SMEs can reduce exposure and contribute more through growth – radically shortening the 'scaling void' by combining both ‘twist’ and ‘stick’ approaches, according to Gary David Smith, the co-founder of Prism Solutions.
‘Twisting’ is essentially when a business reacts to market forces, whilst ‘sticking’ is all about remaining steadfast in your approach and not being easily persuaded into changing. Neither approach in isolation is the right way. It really is a combination effect nowadays, it’s more of a pivot. Choosing to just solely stick is as equally risky as solely twisting with market forces, regional trends or economic influences for entrepreneurs as it is the wider business community. A careful balance between the two must be found. Businesses face equal risk with contraction - as opposed to growth - or even worse, extinction.
Moving out of the uncertainty phase to exponential growth can be “confusing and paralyzing for many people. Many entrepreneurs sit in the conundrum pond not knowing which way to swim. Well, the answer is both. One must ‘stick to the knitting’ whilst preparing for change simultaneously.
There is a lot of work to do prior to scaling up. SMEs make up a big part of the private sector companies that inevitably face the scale up conundrum in 2017, there were 5.7 million private sector businesses in the UK, up by 197,000 or 4% since 2016. SMEs continue to make up 99.3% of all businesses and generate over £1 trillion turnover for the UK’s economy. The period of time after start-up and scale-up can vary greatly between SME's. This phase can last many years, even into a decade before true growth and scale occurs.
But techniques for speeding up this seemingly unquantifiable transition from budding business to a company like Prism with over 60 staff often proves difficult for entrepreneurs. SME's face a number of pre-scaling issues such as capital limitations, lack of management team experience, changing market conditions and a presumption that they have already succeeded. The problem is that techniques for scaling-up still lack clear definition.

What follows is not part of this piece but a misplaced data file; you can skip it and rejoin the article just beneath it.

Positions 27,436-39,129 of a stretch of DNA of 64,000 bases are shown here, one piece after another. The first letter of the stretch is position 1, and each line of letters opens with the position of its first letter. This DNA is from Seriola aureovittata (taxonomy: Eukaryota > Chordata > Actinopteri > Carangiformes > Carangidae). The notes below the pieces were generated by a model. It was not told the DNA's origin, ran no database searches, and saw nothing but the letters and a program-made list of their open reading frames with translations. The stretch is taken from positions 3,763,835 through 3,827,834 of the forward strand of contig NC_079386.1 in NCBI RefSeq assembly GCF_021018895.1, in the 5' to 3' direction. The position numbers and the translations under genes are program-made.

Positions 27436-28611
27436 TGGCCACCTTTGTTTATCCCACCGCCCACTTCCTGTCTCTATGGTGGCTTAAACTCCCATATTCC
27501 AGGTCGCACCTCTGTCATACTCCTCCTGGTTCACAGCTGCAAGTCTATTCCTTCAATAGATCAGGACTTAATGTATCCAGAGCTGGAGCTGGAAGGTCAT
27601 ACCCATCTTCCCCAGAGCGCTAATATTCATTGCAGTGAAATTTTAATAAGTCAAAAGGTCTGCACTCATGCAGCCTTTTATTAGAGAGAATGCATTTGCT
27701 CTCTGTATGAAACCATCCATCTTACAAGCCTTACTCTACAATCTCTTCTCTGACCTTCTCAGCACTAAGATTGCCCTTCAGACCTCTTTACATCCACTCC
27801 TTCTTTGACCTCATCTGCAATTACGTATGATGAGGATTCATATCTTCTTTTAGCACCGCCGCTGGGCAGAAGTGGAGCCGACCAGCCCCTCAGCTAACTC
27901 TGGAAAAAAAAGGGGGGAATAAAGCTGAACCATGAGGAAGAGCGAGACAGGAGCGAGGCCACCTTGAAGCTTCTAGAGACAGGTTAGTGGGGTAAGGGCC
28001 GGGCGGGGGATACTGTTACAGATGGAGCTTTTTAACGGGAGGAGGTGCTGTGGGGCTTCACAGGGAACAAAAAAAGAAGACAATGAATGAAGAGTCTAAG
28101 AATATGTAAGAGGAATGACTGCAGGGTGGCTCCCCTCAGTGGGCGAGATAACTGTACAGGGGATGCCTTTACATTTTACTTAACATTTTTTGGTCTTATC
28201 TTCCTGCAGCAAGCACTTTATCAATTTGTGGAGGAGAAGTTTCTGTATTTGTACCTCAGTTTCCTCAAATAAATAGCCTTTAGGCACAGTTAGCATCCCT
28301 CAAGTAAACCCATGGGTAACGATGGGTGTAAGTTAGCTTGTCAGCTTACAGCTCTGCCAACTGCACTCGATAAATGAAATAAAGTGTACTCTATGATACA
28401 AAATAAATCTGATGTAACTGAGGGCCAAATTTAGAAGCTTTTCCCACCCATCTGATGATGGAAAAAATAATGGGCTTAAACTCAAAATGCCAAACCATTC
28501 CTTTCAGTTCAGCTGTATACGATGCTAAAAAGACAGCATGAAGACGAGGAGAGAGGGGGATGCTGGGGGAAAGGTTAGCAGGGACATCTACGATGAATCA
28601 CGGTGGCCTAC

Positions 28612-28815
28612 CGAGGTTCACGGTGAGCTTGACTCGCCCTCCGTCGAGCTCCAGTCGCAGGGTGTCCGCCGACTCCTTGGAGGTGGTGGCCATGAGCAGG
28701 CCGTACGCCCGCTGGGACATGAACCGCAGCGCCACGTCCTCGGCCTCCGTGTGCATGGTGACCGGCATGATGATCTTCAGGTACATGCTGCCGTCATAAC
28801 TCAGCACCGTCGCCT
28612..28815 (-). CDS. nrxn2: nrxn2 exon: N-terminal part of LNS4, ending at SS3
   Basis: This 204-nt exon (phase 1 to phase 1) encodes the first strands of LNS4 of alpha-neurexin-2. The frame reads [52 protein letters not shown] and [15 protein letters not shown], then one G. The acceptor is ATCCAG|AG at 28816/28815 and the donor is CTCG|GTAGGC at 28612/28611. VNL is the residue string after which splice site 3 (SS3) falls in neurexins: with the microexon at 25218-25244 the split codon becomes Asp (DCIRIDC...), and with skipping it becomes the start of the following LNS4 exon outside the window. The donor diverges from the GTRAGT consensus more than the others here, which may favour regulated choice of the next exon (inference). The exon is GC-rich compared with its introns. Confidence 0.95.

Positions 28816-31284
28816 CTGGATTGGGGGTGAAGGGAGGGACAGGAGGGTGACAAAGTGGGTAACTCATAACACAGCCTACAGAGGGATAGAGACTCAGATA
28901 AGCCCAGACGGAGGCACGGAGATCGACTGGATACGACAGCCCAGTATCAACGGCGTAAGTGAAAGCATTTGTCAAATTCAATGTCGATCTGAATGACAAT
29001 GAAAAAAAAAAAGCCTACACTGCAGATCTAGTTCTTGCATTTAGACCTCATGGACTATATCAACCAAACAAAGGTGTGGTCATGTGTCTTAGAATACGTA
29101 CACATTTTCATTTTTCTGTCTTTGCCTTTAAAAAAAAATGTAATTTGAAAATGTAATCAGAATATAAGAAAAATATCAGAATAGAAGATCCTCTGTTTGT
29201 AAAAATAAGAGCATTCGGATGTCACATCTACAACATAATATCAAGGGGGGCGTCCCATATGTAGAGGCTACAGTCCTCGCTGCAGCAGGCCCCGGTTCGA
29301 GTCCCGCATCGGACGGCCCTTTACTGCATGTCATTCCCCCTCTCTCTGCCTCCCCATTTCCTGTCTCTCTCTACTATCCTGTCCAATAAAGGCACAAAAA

In terms of the ‘sticking’ principle, many opportunities may entice you, but entrepreneurs should not obsess about the trade-offs as often as they do. The old adage is very true. All that glitters is not gold. Regardless of what’s happening in the market place, avoid a knee-jerk reaction
At the same time, we must keep an ever-watchful eye on opportunities and threats created by market forces. Technology is the biggest transformation in recent years with all businesses now being tech businesses. But whilst technology is often cited as a major disrupter, there are many opportunities to scale non tech businesses if the market demand and entrepreneur desire aligns. The UK enjoys one of the best start-up rates for business in the developed world. However, this success is not replicated when it comes to scaling-up new or small businesses.
The UK has an incredible track record in starting up new businesses but we need to maintain these businesses and support those scaling-up. The UK is only 13th for scaling up businesses among Organisation for Economic Co-operation and Development nations. The rewards for winning the scale-up game are well worth fighting for.
It is very pleasing and reassuring to see the first shoots of life in the business you started. Maybe it’s the sign above the door, or the collection of coffee cups that has grown from one – yours - to now ten - or the sound of your newly on boarded team reciting your product features to a client or new team member.